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Welcome to the Humanist and Secularist Liberal Democrats' web site

The Humanist and Secularist Liberal Democrats are campaigning for humanist and secularist views within the party. We are an Associated Organisation of the Party, and are affiliated to both the British Humanist Association and the National Secular Society.

Recent updates

  • Article: Jul 24, 2014
    By Toby Keynes

    On Friday, Lord Falconer's Assisted Dying Bill completed its Second Reading in the Lords, its first real challenge.

    The House of Lords debated the Bill for 9 hours and 43 minutes, before agreeing without a vote to pass the bill on to a "Committee of the Whole House".

    Thanks to Lord Avebury, Sal Brinton, Navnit Dholakia, Earl Glasgow, Antony Lester, Jeremy Purvis and Jenny Tonge, who all spoke in favour of the Bill.

  • Article: Jul 16, 2014
    By Toby Keynes

    Lord Falconer's Assisted Dying Bill is due for its second reading in the Lords this Friday, 18th July 2014.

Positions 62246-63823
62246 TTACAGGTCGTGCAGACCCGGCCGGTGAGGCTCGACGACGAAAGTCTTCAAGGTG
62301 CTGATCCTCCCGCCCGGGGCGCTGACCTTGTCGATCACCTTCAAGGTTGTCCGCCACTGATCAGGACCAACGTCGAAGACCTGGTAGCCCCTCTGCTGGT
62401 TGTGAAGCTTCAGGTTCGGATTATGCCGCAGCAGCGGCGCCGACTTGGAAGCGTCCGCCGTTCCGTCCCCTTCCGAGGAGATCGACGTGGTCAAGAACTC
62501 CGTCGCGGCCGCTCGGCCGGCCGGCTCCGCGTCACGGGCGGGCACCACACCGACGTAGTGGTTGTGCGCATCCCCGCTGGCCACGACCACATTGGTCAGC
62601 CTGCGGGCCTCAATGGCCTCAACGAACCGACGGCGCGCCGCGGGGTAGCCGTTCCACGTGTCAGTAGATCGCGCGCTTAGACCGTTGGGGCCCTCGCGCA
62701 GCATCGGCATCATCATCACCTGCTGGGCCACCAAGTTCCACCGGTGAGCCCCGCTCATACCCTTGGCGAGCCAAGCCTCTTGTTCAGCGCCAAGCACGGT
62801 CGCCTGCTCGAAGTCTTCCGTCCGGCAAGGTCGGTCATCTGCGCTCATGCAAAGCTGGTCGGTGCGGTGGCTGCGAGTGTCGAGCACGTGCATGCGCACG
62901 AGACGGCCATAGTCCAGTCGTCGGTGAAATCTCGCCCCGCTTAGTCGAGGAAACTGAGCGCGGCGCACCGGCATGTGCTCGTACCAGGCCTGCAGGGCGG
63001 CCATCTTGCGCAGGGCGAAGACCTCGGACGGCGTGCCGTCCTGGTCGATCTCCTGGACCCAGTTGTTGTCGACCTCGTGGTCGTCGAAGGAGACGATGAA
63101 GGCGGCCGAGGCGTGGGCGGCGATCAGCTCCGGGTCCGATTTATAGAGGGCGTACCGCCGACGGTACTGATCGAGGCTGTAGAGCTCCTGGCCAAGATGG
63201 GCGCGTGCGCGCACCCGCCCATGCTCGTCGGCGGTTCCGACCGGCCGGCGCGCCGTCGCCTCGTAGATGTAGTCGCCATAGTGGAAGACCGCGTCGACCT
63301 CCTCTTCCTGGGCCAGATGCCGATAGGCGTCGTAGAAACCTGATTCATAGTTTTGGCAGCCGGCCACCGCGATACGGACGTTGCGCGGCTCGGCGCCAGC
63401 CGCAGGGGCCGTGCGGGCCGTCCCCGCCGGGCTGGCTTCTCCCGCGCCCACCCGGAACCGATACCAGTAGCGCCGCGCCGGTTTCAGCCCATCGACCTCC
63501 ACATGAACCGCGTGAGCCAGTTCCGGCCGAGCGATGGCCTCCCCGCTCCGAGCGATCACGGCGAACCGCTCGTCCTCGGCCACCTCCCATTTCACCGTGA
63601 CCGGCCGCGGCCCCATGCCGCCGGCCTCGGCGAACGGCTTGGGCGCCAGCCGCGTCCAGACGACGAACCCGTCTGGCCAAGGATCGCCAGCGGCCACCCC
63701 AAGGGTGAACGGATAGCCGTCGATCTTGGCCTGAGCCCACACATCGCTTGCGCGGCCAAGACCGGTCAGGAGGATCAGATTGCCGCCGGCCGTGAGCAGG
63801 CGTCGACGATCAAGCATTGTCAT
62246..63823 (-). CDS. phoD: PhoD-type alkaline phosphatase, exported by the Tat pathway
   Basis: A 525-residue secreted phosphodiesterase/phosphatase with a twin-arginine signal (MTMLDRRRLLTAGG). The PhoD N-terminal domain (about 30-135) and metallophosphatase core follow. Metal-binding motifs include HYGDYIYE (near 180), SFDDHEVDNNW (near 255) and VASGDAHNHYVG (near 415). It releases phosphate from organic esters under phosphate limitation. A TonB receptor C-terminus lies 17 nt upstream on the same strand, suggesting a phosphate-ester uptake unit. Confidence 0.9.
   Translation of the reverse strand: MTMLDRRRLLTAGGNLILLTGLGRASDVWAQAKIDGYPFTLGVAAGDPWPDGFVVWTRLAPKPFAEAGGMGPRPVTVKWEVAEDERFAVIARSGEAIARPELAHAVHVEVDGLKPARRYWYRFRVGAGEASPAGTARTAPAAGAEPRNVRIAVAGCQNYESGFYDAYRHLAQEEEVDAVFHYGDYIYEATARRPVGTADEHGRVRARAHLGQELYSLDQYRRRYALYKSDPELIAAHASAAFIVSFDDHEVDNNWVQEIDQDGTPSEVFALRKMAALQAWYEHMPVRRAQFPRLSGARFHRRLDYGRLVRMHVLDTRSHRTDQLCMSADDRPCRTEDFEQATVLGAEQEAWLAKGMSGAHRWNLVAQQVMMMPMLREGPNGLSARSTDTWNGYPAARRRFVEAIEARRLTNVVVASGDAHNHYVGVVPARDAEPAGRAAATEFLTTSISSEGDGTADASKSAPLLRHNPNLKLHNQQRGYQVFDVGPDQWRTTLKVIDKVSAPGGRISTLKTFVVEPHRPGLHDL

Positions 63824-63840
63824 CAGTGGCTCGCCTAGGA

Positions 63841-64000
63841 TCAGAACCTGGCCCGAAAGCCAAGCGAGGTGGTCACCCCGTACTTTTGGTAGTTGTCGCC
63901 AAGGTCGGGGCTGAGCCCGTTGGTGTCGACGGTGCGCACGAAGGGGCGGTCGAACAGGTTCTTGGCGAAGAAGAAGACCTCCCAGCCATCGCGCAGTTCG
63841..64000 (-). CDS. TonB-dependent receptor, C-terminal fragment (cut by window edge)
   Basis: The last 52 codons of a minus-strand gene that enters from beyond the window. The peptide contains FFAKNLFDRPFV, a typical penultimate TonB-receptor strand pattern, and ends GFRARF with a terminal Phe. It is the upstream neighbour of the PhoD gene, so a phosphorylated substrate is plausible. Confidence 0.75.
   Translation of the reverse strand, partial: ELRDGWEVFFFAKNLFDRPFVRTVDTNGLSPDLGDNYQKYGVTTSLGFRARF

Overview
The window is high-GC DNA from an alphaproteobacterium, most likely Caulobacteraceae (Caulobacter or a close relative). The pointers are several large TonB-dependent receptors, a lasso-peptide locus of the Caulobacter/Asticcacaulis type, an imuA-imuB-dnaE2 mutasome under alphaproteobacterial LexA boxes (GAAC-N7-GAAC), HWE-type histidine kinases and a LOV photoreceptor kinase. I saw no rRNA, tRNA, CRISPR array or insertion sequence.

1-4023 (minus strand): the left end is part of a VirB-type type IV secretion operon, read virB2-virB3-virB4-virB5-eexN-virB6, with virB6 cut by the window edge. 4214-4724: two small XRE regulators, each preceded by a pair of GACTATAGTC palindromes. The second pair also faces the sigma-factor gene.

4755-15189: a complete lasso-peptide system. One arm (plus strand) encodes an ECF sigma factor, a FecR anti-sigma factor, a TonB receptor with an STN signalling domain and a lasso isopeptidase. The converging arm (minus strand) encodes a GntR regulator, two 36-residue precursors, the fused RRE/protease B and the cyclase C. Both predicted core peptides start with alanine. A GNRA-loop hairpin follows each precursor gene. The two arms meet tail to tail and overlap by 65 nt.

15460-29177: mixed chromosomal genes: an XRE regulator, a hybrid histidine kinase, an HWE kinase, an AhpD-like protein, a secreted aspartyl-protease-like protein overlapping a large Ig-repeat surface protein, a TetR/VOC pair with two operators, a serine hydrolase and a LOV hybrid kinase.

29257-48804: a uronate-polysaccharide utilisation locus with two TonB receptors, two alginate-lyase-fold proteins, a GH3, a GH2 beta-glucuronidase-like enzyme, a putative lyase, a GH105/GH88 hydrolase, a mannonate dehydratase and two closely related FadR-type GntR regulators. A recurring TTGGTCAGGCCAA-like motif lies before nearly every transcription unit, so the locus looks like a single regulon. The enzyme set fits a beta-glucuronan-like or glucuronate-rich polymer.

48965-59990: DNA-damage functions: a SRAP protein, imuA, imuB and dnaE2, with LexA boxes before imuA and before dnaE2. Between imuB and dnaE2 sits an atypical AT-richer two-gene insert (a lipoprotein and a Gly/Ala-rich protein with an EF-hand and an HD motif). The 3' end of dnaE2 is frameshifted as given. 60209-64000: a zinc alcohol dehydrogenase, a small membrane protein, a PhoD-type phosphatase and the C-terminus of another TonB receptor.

The great majority of religious institutions remain implacably opposed to any measure that would allow anyone in the late stages of a terminal illness, to seek and be given medical assistance in ending their life, under any circumstances.

  • Article: Jul 2, 2014
    By Toby Keynes

    The government's consultation on humanist marriages has just begun - and you can contribute!

    The consultation asks

    • WHETHER the law should be changed to allow non-religious belief organisations such as BHA to conduct marriages;
    • HOW it should be done.

    If this proposal affects you, or if you have views on it, please do contribute to the consultation, at https://consult.justice.gov.uk/digital-communications/marriages-by-non-religious-belief-organisations .

  • Article: Feb 5, 2014
    By Toby Keynes, Chair, HSLD

    Yesterday, Tuesday 4th February 2014, the Scottish Parliament voted the Marriage and Civil Partnership Bill (Scotland) into law, by a massive majority of 105 to 18.

    The first same-sex marriages in Scotland can now take place this autumn.